Shower trucks to wider sidewalks: It’s time to vote on $2 million worth of projects

Denver’s first participatory budgeting project has begun – and has nothing to do with the regular election cycle.

A machine that presses Roosevelt's face into blank dimes at the U.S. Mint.

A machine that presses Roosevelt's face into blank dimes at the U.S. Mint.

Kevin J. Beaty/Denverite
KEVIN-lighter

Denver has been ramping up for a new kind of election, the city’s first participatory budgeting project, in which you – YES YOU – get to decide how we should collectively spend a couple million bucks.

Project stakeholders first went out and asked a bunch of people what they’d like to see up for a vote. Then, a group of community delegates narrowed things down to a final list. There’s $1 million in a city-wide fund, which any resident can vote on.

There’s also $400,000 dedicated just for residents of Montbello and Green Valley Ranch, another $300,000 for residents of East Colfax, Montclair, Hale and South Park Hill and another $300,000 for residents of City Park, City Park West, Congress Park, Cheesman Park, Capitol Hill and North Capitol Hill.

(Don’t know which neighborhood you live in? Check out this map!)

Right now, the city is just using the honor system on this stuff. You have to click a box to “promise” you live in Denver and/or eligible neighborhoods and that you’ve only voted once.

Kiki Turner, who works in the Denver Department of Finance and has been shepherding this process, told us her community steering committee decided this was the best way to go.

“Their real goal, and the city’s goal, is to create a more inclusive civic engagement process that is representative of Denver’s diverse residents. including undocumented residents, unhoused residents, youth, etc.,” she wrote us. “The Committee feared that requiring an ID or even an address or piece of mail would create resistance or fear from our more vulnerable community members. So we landed on just a self-attestation.”

The polls are now open. You have until Nov. 20 to vote. Vote once and don’t lie about where you live.

Here’s what anyone can vote for:

Click here for the city-wide ballot! You get to pick as many of these things that will use up $1 million.

  1. $225,000 for more shower trailers for Safe Outdoor Sites.
  2. $100,000 for water fountains in northwest parks that lack public water
  3. $300,000 for more trees, trash cans and permanent chess boards for parks in Five Points and Whittier.
  4. $200,000 for up to five new tiny homes that the Colorado Village Collaborative can use to house people without houses.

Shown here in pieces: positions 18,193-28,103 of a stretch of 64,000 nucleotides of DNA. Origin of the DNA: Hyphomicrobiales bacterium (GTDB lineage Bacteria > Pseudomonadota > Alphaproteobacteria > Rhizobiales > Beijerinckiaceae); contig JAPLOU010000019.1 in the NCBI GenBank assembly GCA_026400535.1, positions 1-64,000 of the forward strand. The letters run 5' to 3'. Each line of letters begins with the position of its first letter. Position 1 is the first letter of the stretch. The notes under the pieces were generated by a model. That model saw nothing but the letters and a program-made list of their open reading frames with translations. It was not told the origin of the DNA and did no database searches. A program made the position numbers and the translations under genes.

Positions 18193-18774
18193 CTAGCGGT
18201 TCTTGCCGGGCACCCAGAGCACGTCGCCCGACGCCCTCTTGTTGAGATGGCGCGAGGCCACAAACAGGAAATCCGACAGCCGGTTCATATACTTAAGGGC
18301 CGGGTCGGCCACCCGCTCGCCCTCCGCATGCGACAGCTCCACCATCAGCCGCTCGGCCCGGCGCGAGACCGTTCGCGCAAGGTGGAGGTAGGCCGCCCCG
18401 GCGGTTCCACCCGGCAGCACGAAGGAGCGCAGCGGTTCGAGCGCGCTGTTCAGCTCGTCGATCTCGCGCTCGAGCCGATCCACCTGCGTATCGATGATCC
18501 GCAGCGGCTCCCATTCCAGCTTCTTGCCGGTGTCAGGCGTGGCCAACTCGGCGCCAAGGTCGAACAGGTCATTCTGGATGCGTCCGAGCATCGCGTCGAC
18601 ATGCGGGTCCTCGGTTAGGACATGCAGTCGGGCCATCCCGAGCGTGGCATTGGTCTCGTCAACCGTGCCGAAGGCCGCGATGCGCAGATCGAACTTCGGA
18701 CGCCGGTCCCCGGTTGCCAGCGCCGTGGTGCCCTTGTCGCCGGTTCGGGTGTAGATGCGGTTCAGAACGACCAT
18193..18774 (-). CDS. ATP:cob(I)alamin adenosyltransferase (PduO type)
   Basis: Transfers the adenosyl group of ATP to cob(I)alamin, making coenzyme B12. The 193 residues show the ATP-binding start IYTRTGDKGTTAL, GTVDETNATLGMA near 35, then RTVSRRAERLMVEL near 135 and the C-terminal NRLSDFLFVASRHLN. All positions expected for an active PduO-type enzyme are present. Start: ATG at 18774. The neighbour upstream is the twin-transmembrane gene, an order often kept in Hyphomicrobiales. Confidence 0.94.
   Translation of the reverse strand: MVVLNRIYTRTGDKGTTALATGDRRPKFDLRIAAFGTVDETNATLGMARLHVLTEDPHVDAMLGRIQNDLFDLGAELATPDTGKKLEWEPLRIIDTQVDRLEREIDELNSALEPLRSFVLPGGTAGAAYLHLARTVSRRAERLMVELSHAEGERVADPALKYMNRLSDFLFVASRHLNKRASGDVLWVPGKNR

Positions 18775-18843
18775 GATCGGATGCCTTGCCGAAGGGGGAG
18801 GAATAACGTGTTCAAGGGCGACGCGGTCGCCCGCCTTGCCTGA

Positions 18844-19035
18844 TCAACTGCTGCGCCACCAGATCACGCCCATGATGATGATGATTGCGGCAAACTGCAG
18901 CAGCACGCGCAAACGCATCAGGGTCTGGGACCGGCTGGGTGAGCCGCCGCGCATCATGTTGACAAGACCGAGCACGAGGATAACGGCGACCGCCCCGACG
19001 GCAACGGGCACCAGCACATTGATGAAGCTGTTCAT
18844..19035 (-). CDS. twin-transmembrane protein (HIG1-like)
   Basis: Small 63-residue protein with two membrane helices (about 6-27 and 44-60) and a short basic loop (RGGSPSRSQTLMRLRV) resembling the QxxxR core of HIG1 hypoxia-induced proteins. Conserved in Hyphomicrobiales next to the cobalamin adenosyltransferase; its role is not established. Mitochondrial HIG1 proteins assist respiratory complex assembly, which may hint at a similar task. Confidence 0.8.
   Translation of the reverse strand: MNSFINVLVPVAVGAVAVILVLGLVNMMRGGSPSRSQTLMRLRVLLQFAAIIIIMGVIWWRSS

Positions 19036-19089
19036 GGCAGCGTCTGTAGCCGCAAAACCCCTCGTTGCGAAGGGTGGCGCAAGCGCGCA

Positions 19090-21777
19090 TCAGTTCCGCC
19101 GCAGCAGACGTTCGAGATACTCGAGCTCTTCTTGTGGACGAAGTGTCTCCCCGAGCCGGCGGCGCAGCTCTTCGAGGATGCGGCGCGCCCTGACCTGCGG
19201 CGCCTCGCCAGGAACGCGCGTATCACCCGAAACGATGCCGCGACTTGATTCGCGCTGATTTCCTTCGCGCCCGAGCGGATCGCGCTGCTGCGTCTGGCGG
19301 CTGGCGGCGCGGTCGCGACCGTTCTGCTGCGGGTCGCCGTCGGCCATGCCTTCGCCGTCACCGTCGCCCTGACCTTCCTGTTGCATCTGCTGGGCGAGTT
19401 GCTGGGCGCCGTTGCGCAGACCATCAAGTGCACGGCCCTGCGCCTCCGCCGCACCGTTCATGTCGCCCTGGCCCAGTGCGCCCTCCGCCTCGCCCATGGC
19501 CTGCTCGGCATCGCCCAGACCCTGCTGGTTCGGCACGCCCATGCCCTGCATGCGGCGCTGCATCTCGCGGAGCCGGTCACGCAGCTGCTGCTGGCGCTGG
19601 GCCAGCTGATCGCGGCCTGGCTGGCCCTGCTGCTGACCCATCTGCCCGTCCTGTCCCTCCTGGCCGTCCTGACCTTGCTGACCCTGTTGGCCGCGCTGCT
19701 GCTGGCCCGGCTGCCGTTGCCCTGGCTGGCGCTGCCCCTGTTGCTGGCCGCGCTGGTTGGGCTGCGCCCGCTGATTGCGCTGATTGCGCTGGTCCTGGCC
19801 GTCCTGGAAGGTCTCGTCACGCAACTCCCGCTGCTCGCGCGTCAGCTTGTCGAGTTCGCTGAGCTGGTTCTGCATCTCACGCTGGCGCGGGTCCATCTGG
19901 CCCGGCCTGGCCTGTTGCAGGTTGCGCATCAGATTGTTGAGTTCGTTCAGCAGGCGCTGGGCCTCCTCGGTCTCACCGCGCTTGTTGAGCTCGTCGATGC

5. $400,000 for wider sidewalks around Denver Housing Authority’s Walsh Manor, a facility for older adults and people with disabilities in Ruby Hill, which currently has sidewalks too narrow for wheelchairs and scooters.
  6. $200,000 for outdoor fitness equipment in Montbello’s Village Place Park.
  7. $150,000 for better signals that will help visually impaired residents cross streets in neighborhoods like Globeville, Chaffee Park, and Washington Virginia Vale.
  8. $175,000 for community gardens near subsidized housing in Baker, City Park West and Valverde.

Here’s what Montbello and Green Valley Ranch residents can vote for:

Click here for the far northeast ballot! You get to pick as many of these things that will use up $400,000.

  1. $25,000 for new trash cans in Montbello and GVR parks.
  2. $300,000 for new benches in parks and at bus stops.
  3. $200,000 for a new volleyball court at Falcon Park.
  4. $350,000 for new and better lighting at a whole bunch of parks.
  5. $400,000 for accessible playground equipment in two parks, which will let kids in wheelchairs swing.

Here’s what East Colfax, Montclair, Hale and South Park Hill residents can vote for:

Click here for the east Denver ballot! You get to pick as many of these things that will use up $300,000.

  1. $300,000 to improve sidewalks along East Colfax Avenue.
  2. $300,000 for new trees, water fountains, grills and shade structures at New Freedom Park.
  3. $300,000 to improve bikeways around East 12th Avenue and Quebec Street in the East Colfax neighborhood, to make them safer.
  4. $300,000 for new water fountains at New Freedom Park, Verbena Park, and McNichols Park.
  5. $300,000 for traffic calming in East Colfax between Quebec Street to Yosemite Street.

Here’s what City Park, City Park West, Congress Park, Cheesman Park, Capitol Hill and North Capitol Hill residents can vote for:

Click here for the “central east” ballot! You get to pick as many of these things that will use up $300,000.

  1. $175,000 for better crossing infrastructure around Morey Middle School, along Emerson Street from 12th to 14th Avenues.
  2. $300,000 to extend protected bike lanes on 13th Avenue, from Grant to Lincoln Streets, and along 14th Avenue, from Bannock to Grant Streets.
  3. $100,000 to add benches and better paved pathways between City Park bus stops and attractions within the park.
  4. $300,000 to improve the Sherman Street bikeway between 7th and 14th Avenues, including “a pedestrian island at 11th Avenue, a traffic circle at 10th Avenue and a flashing crossing beacon at 8th Avenue.”
  5. $100,000 for paved paths on the north side of Cheesman Park, which would replace gravel paths and make it easier for people with limited mobility to get into the park from nearby bus stops.

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Denverite members have made the decision to financially support local journalism that matters to you. Ready to tell your networks why? Sharing our “About” page with your own personal comments could really help us out.